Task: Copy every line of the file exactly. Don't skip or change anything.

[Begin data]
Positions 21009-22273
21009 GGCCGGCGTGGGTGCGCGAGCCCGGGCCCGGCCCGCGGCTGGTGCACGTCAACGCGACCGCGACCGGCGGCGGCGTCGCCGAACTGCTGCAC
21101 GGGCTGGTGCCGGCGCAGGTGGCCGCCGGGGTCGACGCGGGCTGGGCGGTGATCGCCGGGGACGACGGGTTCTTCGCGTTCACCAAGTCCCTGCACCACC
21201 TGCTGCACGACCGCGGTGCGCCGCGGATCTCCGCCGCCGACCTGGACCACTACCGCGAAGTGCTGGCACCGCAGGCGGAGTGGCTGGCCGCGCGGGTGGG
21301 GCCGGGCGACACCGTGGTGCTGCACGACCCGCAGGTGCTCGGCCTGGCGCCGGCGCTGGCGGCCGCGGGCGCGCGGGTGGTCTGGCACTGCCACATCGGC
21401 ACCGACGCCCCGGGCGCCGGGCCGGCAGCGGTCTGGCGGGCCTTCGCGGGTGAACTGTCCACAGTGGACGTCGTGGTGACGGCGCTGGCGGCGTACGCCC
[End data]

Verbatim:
Positions 21009-22273
21009 GGCCGGCGTGGGTGCGCGAGCCCGGGCCCGGCCCGCGGCTGGTGCACGTCAACGCGACCGCGACCGGCGGCGGCGTCGCCGAACTGCTGCAC
21101 GGGCTGGTGCCGGCGCAGGTGGCCGCCGGGGTCGACGCGGGCTGGGCGGTGATCGCCGGGGACGACGGGTTCTTCGCGTTCACCAAGTCCCTGCACCACC
21201 TGCTGCACGACCGCGGTGCGCCGCGGATCTCCGCCGCCGACCTGGACCACTACCGCGAAGTGCTGGCACCGCAGGCGGAGTGGCTGGCCGCGCGGGTGGG
21301 GCCGGGCGACACCGTGGTGCTGCACGACCCGCAGGTGCTCGGCCTGGCGCCGGCGCTGGCGGCCGCGGGCGCGCGGGTGGTCTGGCACTGCCACATCGGC
21401 ACCGACGCCCCGGGCGCCGGGCCGGCAGCGGTCTGGCGGGCCTTCGCGGGTGAACTGTCCACAGTGGACGTCGTGGTGACGGCGCTGGCGGCGTACGCCC